Twice in a Blue Moon

He gives me a questioning look in the rearview mirror. “Why didn’t you just call the house?”

“Don’t have the number,” I lie. That’s not exactly true. Sam had to change his number when the news broke, but the studio has it. I’m sure Marco does as well. It’s just that this is something I needed to do in person. I’m not a writer like Sam is; I couldn’t put what I want to say in an email or a text message. But I know how to love him in person. I don’t think I needed to know Roberta and Luther’s story in order to know that love like that can exist, but if it hadn’t been for Ellen, I’d never have figured it out.

I climb out of the car and reach for my bag. “Thanks.”

The driver waves in reply and pulls away, and I’m left staring down the long dirt road, framed by white split-rail fences on either side. I step forward, my bag heavy on my shoulder, the road damp beneath my feet.

It’s uncanny, really. Although Milkweed ostensibly takes place in Iowa, the set was designed to look like Luther and Roberta’s farm. It was beautiful, but it doesn’t hold a candle to the real thing. Staring down the lane is a little like looking in a fun house mirror: the pieces are all where they should be, but everything here seems at once bigger, smaller, brighter, older. The apple orchard on Ruby Farm was too big; this one is maybe only two dozen trees. The replica barn was too small and weathered; in reality, the barn here is massive and painted a fresh, brilliant red.

Behind me, hills stretch as far as you can see, and the grass is dotted with grazing cattle and sheep.

My stomach twists a little tighter with every step. What if he isn’t here? What if he isn’t happy to see me? What if he is? I haven’t exactly worked out what I need to tell him, how to take the feelings inside me and turn them into words. But I want to take back control of this story. I don’t want Dad or Sam leading the way on this. Not even Marco. I want to be the one to tell the world the truth, but it’s terrifying to imagine doing that: putting my feelings out in the world for everyone to read. It’s occurred to me more than once lately that I’ve always been better at living someone else’s life than living my own. But here I am, walking down this long road the same way Luther did all those times, all those years ago.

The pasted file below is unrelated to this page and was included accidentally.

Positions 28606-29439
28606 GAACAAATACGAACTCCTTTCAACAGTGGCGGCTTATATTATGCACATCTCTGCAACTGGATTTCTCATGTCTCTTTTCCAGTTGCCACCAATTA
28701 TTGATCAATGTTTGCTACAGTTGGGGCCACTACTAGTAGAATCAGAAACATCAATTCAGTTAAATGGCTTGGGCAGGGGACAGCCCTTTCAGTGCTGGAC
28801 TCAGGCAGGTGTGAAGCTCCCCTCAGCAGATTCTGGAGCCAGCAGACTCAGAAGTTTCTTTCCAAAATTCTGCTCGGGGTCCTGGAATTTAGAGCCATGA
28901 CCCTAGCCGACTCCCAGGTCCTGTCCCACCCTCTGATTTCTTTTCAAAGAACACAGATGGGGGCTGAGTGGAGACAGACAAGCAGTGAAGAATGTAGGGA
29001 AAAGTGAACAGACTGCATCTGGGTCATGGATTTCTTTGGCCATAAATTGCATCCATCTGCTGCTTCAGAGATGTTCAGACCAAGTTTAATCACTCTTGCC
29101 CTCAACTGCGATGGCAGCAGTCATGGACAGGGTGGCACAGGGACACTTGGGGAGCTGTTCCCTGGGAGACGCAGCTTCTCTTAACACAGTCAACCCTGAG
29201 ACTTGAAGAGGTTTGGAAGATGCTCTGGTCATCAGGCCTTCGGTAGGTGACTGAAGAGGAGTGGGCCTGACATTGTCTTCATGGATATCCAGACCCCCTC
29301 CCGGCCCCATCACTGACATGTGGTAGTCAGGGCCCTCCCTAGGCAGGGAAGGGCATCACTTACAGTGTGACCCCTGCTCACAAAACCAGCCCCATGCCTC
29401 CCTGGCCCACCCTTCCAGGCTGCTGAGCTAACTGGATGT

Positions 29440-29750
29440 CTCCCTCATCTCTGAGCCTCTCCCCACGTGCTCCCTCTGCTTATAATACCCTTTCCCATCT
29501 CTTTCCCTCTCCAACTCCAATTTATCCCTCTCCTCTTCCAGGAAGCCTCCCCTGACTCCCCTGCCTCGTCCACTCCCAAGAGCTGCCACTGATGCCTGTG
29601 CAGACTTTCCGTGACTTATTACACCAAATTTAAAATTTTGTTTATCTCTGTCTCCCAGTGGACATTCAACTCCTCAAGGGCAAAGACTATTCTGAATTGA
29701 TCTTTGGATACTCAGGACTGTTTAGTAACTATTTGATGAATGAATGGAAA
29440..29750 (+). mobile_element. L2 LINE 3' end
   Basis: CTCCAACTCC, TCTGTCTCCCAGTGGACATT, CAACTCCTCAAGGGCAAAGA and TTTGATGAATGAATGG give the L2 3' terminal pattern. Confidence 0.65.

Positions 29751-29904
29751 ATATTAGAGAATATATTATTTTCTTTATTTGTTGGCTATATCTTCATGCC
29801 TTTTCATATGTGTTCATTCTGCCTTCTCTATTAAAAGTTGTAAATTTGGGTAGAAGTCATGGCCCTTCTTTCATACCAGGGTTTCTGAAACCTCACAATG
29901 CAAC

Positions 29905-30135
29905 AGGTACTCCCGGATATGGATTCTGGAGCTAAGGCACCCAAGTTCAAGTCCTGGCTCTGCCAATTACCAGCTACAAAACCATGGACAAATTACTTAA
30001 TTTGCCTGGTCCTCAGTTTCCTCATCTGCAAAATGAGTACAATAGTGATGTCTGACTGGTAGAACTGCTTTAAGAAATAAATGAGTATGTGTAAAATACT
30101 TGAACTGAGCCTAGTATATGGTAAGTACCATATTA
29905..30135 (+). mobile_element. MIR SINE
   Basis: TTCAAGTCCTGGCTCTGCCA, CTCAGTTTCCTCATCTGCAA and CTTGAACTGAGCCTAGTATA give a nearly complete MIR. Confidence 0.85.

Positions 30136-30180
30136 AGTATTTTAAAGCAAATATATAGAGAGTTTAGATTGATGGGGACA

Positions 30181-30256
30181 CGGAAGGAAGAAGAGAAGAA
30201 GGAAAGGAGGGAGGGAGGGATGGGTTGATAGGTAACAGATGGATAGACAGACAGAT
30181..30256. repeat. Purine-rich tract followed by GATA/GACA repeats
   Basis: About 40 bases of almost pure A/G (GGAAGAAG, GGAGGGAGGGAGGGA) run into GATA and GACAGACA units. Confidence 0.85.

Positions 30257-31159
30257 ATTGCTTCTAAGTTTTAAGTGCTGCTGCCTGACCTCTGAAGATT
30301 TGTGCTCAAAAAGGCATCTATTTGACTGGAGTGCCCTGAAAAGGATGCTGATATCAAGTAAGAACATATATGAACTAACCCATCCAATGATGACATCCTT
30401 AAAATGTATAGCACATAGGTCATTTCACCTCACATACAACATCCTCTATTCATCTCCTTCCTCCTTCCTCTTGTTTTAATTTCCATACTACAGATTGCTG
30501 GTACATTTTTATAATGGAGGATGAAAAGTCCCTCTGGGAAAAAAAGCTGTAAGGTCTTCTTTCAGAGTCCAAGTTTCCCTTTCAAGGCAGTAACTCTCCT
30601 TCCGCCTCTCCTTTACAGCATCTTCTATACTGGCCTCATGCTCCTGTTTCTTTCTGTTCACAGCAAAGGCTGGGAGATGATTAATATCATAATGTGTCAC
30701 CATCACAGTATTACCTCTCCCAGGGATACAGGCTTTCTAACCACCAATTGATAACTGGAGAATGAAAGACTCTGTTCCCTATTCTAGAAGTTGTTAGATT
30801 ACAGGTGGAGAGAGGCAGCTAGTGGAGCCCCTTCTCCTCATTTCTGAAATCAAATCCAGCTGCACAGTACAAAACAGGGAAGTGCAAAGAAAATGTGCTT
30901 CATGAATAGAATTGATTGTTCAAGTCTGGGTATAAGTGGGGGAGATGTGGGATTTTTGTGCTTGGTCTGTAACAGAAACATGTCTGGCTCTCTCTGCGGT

As the road curves, the beautiful two-story farmhouse stands proudly in the distance. A wide porch wraps around the yellow building, and I half expect to see Ellen Meyer fixing her washing machine on the back lawn.

My heart knocks against my chest as I near the house and my feet crunch over the dirt road. The November evening is cold—it’s probably forty degrees out—and the sun has just dipped below the tree line, turning the sky a flirtatious cornflower blue. I can barely make out two black rocking chairs looking out over the orchard. Did Roberta and Luther ever sit outside there together, talking, rocking, making each other laugh?

A small dog bounds off the porch as I approach. He barks, at first in warning and then happily as, I guess, I am determined to not be threatening. I drop my bag and kneel, holding out a hand to see if he’ll come closer.

The screen door squeaks open and then falls closed again with an echoing slap.

“Rick!” a deep voice calls, and when I look up I see Sam moving down the steps. I straighten, pushing my knit cap higher up on my forehead, and he stops cold in his tracks.

He’s wearing worn jeans and old brown boots. The sleeves of his blue flannel are rolled up his forearms, and a dark beanie is covering his head. My eyes never tire of looking at him.

“Tate?” he asks, squinting as if I might be some kind of a mirage.

I don’t know what the right thing to say is right now, but the words that come out first—“Your dog’s name is Rick?”—are probably not it.

He tilts his head, reaching up to scratch his jaw. “Yeah. Rick Deckard.” He doesn’t add more; he just stares like he’s not sure what to do with me.